March 4, 2019 - Former Gov. John Hickenlooper (D-CO) Announces Candidacy

• Hickenlooper's campaign released 2m24s video and launched a website and he appeared on "Good Morning America" in a taped segment.  A kick-off rally is scheduled fro March 7 in the Greek Amphitheater at Civic Center Park in Denver.

• Hickenlooper 2020 press releases and fundraising email.

• RNC.

"Stand Tall"

Hickenlooper: No one can predict what happens after you become governor. Historic drought, thousands of acres in flames and then came the worst floods in a hundred years.

And a mass shooting at a movie theater once again tore the heart out of our community.

I promised Colorado families that we would rebuild our communities better than before, and that just offering thoughts and prayers would never again be sufficient.

I'm john Hickenlooper. I'm running for president because we're facing a crisis that threatens everything we stand for.

As a skinny kid with Coke bottle glasses and a funny last name, I've stood up to my fair share of bullies.

Standing tall when it matters is one of the things that really drives me.

In my thirties I worked as a geologist and got laid off in a tough economy.

Being out of work for months changes you. You look in the mirror and you start to see a different person.

One day, I got a library book on how to write a business plan.

An abandoned warehouse in a forgotten corner of Denver became a successful brew pub

Hey, how you doing? Good. Good to see you.

In the end, we didn't just build a restaurant, we created a whole neighborhood and never looked back

At the age of fifty, I was elected mayor.

We transformed Denver into a national model for what a city could be.

Then during my eight years as Governor, we did the hard things families needed.

With a divided legislature. We got health care coverage for nearly ninety-five percent of all Coloradans.

We lifted our rural economy as Colorado went from fortieth in job growth to the number one economy in America.

We brought environmentalists and oil and gas companies to the table to create the toughest methane emissions laws in the country.

Then we beat the NRA by enacting universal background checks and banning high capacity magazines.

I'm running for President because we need dreamers in Washington, but we also need to get things done.

I've proven again and again, I can bring people together to produce the progressive change Washington has failed to deliver.

Join me, and will repair the damage done to our country and be stronger than ever.

Come out to Civic Center Park in Denver on March 7, and we'll kick off this campaign together.

Hickenlooper 2020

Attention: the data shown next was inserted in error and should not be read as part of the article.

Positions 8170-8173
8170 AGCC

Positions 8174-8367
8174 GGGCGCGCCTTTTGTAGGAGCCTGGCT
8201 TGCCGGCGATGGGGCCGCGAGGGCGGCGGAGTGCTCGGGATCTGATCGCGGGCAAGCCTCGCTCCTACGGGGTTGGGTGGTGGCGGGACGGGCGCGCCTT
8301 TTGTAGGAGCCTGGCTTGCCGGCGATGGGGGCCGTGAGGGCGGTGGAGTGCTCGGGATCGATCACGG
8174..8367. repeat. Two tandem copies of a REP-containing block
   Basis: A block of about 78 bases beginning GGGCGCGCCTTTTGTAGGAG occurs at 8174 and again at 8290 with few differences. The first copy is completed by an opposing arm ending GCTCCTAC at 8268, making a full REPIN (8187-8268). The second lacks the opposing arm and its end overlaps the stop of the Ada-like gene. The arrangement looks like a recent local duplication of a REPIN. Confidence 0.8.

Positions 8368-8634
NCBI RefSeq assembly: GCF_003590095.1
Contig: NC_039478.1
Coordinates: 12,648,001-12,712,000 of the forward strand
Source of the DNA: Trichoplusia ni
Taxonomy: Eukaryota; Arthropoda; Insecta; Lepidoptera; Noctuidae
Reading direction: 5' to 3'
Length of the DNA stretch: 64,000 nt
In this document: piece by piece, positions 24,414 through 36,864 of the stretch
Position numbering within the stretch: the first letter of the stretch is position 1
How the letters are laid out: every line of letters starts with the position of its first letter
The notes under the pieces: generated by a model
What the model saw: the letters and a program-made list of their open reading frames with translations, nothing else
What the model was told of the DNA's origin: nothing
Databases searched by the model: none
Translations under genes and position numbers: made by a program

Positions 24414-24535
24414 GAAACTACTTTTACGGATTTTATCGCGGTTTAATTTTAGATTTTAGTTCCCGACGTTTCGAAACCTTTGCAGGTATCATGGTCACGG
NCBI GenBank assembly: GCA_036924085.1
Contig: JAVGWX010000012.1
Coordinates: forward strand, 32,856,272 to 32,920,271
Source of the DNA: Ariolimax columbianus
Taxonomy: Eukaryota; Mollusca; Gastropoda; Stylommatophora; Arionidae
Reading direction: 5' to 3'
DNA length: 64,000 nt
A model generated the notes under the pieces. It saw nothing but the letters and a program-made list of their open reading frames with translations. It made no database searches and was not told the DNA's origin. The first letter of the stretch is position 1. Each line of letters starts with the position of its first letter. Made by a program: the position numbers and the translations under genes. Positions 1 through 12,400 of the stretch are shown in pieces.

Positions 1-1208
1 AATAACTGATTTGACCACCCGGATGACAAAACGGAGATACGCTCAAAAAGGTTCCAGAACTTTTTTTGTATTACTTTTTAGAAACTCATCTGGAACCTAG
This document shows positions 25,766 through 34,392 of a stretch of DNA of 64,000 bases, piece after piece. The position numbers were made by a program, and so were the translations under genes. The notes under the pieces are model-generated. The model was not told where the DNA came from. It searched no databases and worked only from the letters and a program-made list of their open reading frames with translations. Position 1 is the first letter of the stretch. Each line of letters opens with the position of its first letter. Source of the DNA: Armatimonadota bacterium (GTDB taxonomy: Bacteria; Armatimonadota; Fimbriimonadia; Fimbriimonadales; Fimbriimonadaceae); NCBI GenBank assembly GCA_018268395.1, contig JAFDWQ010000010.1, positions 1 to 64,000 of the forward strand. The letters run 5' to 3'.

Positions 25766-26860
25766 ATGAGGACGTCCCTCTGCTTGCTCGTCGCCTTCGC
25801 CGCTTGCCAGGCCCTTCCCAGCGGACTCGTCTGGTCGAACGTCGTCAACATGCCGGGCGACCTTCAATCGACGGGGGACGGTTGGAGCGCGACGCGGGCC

“I’ve proven again and again I can bring people together to produce the progressive change Washington has failed to deliver.”

The Governor announces his candidacy via video today, followed by an interview on Good Morning America. On Thursday, he will hold a kick-off rally in Denver, before departing on a two-day tour of Iowa.

Denver, CO - Today, Former Colorado Governor John Hickenlooper launched his campaign for the Democratic presidential nomination. Hickenlooperannounced his decision to run in a campaign video, “Stand Tall” [LINK]. The video highlights the Governor’s sixteen years of executive experience and his record of accomplishment in the face of great adversity. At the start of his first term, he faced a historic recession, devastating droughts, forest fires, and floods, as well as the tragic mass-shooting in Aurora. Under the Governor’s leadership, Colorado confronted those challenges - passing historic gun reform, striking back against climate change, and jumping from 40th in job growth to the number one economy in the country.

“I’m running for President because we need dreamers in Washington but we also need to get things done,” says Hickenlooper in the video. “I’ve proven again and again I can bring people together to produce the progressive change Washington has failed to deliver.”

The Governor has accomplished that 'progressive change' by bringing people who don’t always agree to the table. Colorado now has near universal health insurance coverage, thanks to the Governor’s bipartisan effort to build one of the most robust exchanges in the country. Additionally, as Mayor, Hickenlooperworked cooperatively with suburban mayors, two thirds of them Republicans and Independents, to implement the largest mass-transit plan in state history, adding 119 miles of new rail tracks to the region. As Governor, Hickenlooperalso enacted the first methane regulations in the country, following a year long negotiation with the energy industry and environmentalists. Methane is a major contributor to climate change, 30 times more devastating than carbon dioxide. The regulations became the model for California and Canada.